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Circa 1740 Scottish Horseman's Basket Hilted Backsword (sold)

In good condition with original fishskin grip, a rare 1730-1750 Scottish horseman's basket hilted backsword.

Circa 1740 Scottish Horseman's Basket Hilted Backsword

Sales enquiries

A rare so called "English style" (referring to the pattern of the hilt - nothing to do with where it was made or the allegiances of the owner thereof) Scottish horseman's backsword. I believe the blade is Scottish, as opposed to Prussian or even English made, and dates to around 1730. The hilt style appears in several reference books at just after the Jacobite uprising (Culloden, etc.), but with so called "pas d'anes" hilt loops / rings forming an original part of the hilt (circa 1750); here the pas d'anes are a later period addition, the original hilt not having them as part of its original construction.

So I believe this is a very early "English style" hilt and given the type of blade, I am sure dates from the 1730's. I suspect the pas d'anes you see on the hilt were added after the Jacobite uprising in order to conform with then British "regulations" or design.

The 34 inch twin fullered single edged blade is, I believe, the original length. It has a few tell-tale nicks to the cutting edge. A little loose in the hilt, but not much. The hilt aged but in very good overall condition and quite sound, though one section is bent a little inwards and a bar has a resulting crack to it, but still the hand easily fits. What is nice is the original fishskin grip and wire bindings are still there and in pretty good shape.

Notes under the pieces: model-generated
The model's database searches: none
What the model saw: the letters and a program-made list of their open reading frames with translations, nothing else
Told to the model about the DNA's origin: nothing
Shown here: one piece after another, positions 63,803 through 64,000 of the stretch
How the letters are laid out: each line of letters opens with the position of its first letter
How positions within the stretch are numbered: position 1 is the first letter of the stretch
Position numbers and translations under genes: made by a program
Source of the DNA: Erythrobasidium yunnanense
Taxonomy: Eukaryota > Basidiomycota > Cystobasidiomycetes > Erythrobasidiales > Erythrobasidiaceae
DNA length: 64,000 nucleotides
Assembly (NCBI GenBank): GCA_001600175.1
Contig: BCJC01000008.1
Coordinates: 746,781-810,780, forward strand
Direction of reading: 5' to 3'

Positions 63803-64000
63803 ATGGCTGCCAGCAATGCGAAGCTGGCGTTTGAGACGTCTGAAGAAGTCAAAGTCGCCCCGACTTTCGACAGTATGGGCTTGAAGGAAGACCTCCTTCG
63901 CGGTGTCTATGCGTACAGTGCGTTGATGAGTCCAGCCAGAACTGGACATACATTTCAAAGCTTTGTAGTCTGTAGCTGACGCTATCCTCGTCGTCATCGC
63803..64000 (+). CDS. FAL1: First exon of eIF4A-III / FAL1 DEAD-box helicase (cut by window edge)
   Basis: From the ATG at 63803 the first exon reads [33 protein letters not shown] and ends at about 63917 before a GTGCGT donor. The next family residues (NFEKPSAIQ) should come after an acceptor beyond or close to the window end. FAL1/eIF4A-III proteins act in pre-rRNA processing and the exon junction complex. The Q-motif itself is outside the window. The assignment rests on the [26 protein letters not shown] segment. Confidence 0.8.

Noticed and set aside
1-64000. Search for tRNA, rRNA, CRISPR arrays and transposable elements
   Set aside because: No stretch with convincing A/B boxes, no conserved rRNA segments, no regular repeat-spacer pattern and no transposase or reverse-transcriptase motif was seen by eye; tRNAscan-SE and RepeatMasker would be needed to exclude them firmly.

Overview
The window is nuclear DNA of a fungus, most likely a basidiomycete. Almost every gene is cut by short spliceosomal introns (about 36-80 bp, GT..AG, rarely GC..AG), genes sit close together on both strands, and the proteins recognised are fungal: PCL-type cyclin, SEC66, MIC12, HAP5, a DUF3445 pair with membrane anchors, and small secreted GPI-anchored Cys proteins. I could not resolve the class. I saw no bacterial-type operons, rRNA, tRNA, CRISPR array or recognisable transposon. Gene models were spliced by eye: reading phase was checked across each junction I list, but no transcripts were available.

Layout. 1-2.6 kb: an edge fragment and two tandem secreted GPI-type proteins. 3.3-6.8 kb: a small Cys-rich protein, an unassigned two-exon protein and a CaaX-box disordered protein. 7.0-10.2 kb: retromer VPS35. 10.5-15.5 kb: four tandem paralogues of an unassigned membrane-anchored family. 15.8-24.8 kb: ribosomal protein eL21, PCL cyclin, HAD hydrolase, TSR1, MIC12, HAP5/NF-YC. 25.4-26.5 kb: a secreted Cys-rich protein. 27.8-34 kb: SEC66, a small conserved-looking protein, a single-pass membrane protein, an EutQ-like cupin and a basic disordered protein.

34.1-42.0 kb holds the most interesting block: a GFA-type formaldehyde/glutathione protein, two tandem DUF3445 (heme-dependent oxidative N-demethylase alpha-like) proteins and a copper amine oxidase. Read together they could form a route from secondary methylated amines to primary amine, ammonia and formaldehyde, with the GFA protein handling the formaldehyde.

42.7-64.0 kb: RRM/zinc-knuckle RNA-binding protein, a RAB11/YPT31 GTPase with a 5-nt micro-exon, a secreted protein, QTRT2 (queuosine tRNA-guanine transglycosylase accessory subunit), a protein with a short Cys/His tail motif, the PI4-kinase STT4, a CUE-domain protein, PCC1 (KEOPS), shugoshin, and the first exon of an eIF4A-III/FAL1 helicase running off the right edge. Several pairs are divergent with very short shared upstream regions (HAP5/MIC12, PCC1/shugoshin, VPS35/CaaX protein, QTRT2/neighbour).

Further / full sized photos available upon request. Item Ref: 700 (293).

NB
A virtually identical sword but in far worse condition (the hilt was broken in several places and the blade severly rusted) sold for £3099.20 (£2600 plus £499.20 commission / premium) at a small and not very well advertised auction house in the North of England on the 16th August 2011 (see: Capes Dunn Lot 8). The auction house, apart from not being widely advertised, did not even know the value of the sword (they estimated it at £80 to £120), which shows the sword would likely have sold for a lot more at a well advertised militaria specialist auction. In addition, most people realise auction houses mostly sell items to the trade, at wholesale prices. I make this point as the sword I am retailing is in far better condition and therefore a true investment bargain. It is unlikely you would be able to buy this sword at auction for less, assuming you knew what you were doing (auction houses are exempt from critical retail protection laws). Based on the Capes Dunn sale, the retail value of the sword I am selling is probably £7000+

 

 

 

 

 

 

 

 

 

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